So blue, wanna tell me which, if any, of those steps is illegal? I’ll give you a hint. The answer is spelled N-O-N-E.

Anonymous Coward says:

Kane and Nestor still face a single wire fraud charge, but that’s much less of a threat than the CFAA charges.

Wire fraud under Section 1349: “shall be fined under this title or imprisoned not more than 20 years, or both.” The CFAA charges were either 5 or 10 years. How is wire fraud “much less of a threat than the CFAA charges”? I know you like evidence, so what’s yours for making this claim?

Anonymous Coward says:

Where's the line?

I think there’s an interesting gray area here about just when an exploit becomes criminal.

If a slot machine had a bug that erroneously resulted in a jackpot payout every time you played, you’d hardly be a criminal for playing that machine.

On the other hand if the bug is more complex, such that say you had to push a long sequence of buttons in a precise order to force the machine into some sort of test mode, from which you could then force a payout, that seems to cross a line. What if you only knew about this because you had detailed inside knowledge of the machines (but had not planted the bug yourself)? What if you had this knowledge not as an insider, but because you had studied the machines for this purpose?

Anonymous Coward says:

Re: Where's the line?

Then you can win until they fix it.

There’s people that do that, with machines, lotto tickets, everything, cause there IS a method to the madness, and they’re actually successful.

People don’t hunt them and make them pay the money back however, because it’s legal.

Much like he said, Card Counting is legal, while a casino can BAN you from the casino for card counting, they cannot prosecute you for it.

Anonymous Coward says:

Re: Re: Where's the line?

Card counting is illegal in Nevada, though Nevada is the only jurisdiction in the world that makes card counting illegal. It is considered a form of cheating, punishable by up to 6 years in jail and $10,000 in fines, like any other form of cheating, if they can prove you were counting cards.

No other place in the world makes card counting illegal.

btr1701 (profile) says:

Re: Re: Re: Where's the line?

Card counting is illegal in Nevada, though Nevada is the
only jurisdiction in the world that makes card counting illegal.

It most certainly is not illegal. The Nevada Supreme Court ruled conclusively that a player who uses nothing but his own innate ability, unassisted by technology or collaboration with others, cannot be prosecuted for cheating at a casino game.

Charles Cochems says:

Re: Re: Re:2 Where's the line?

You cannot be prosecuted for unassisted card counting.

As long as you do it all in your head, and are not signalling the count to other players, it is 100% legal. You are not allowed to use a device to ASSIST you in counting. That’s what’s considered cheating, and that will get you prosecuted. Raising your bet because the count is high is not signalling other players. But say if you counted and sat in first base, and bet one denomination for high count, and a different one for low count (both small) and the other players were making their decisions based on that, that’s cheating. Counting is legal when done only for yourself, and without using anything but your own head to track it.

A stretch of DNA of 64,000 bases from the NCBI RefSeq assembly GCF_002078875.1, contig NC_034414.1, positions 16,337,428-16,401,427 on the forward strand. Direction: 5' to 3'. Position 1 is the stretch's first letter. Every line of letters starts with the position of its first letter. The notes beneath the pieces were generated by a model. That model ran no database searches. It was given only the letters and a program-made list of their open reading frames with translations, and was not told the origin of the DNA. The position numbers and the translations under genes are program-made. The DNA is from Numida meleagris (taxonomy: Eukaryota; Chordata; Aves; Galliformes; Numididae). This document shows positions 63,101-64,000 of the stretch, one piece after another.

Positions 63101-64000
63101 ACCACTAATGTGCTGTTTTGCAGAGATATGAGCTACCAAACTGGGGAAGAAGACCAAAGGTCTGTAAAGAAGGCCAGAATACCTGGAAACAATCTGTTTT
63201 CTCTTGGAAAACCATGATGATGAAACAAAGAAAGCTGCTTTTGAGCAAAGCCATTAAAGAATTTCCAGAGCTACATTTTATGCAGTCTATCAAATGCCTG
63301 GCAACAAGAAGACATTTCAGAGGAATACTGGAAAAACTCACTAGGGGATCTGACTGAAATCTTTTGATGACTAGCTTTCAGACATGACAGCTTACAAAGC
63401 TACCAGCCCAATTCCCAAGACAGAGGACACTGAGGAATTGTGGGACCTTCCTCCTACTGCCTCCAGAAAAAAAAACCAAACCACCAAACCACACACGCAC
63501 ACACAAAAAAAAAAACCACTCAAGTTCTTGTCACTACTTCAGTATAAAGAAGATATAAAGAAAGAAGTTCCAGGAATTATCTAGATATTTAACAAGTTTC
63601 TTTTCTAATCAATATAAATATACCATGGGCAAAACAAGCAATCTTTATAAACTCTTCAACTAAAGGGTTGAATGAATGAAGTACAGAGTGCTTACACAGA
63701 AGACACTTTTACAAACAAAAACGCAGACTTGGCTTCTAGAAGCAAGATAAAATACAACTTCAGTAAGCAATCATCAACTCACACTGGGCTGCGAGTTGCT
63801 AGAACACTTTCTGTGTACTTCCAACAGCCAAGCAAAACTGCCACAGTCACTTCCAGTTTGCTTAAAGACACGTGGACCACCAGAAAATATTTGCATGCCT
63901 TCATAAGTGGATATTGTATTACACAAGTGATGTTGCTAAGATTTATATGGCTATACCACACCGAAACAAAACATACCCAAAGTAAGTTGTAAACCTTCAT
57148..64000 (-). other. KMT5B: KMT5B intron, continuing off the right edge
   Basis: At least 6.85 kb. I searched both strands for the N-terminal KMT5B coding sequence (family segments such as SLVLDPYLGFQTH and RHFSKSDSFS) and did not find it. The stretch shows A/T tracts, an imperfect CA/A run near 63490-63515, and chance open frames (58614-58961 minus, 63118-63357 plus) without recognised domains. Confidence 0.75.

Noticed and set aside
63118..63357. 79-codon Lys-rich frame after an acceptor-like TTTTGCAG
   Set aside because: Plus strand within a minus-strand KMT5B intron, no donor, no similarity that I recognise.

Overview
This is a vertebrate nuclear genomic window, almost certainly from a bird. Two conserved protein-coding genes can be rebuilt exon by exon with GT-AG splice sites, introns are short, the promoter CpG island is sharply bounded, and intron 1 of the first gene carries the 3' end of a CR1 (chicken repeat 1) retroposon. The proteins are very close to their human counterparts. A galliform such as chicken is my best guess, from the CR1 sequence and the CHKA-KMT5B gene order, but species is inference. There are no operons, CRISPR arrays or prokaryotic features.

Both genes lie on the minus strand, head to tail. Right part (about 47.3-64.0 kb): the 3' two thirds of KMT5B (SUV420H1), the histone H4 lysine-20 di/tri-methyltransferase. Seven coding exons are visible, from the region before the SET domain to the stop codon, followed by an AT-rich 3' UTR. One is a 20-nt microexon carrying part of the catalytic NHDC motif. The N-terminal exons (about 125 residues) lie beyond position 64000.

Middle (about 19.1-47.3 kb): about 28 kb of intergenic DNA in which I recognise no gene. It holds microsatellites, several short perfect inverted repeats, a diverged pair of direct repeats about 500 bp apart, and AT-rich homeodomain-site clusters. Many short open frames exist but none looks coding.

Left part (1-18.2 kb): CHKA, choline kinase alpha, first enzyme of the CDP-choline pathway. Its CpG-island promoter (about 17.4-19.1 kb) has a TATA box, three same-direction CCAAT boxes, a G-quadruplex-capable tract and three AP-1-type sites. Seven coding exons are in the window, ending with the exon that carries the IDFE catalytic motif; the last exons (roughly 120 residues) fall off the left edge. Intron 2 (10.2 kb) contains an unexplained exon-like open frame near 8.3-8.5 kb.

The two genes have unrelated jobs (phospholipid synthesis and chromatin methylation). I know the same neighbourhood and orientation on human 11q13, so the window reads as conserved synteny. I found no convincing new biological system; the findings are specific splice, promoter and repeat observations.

But casinos are allowed to bar advantage players, whether they are cheating or not. Gambling is a privilege, not a right.

If someone is making it big counting cards, it affects the casino’s bottom line. Once they determine you are in fact advantage playing, and not just lucky, expect to get barred if you are costing them too much money. Advantage playing video poker (certain full pay games can be done) is just too slow a grind, and its’ easy to make mistakes, so that’s generally not bothered with. But if there was one with high enough stakes, it might be an issue.

Casinos very rarely bar non advantage players that aren’t cheating, even if they are winning, because seeing people win makes other want to play, and lose. And if the player is barred, they can’t lose their money back to the casino. Fairly often, lucky big winners end up loosing it ALL back if they don’t take the money and run.

Anonymous Coward says:

Its amazing they don’t bring CFAA charges against one of the biggest slot machine cheats of all times, known as “Mr D”, whom it took 30 years for the casinos to finally catch up with.

He bascially used a “light wand” to blind the sensor on slot machines to make ant winning play pay out as much as $500, depending on how much money was in the machine.

At least the casinos that “Mr D” hit with is light wand scheme have the good sense not to have him proseucted under CFAA, and are having him prosecuted under state laws on the matter instead.

late2p says:

All these online gambling sites and a fair amount of betting sites are a scam. The lack of physical gambling in this area is really hurting thanks to this online explosion. I’d rather gamble in person and have a shot at taking home winnings, rather than gamble online with the knowledge I won’t be able to cash out once the automatic website algorithim hits and I start mysteriously losing.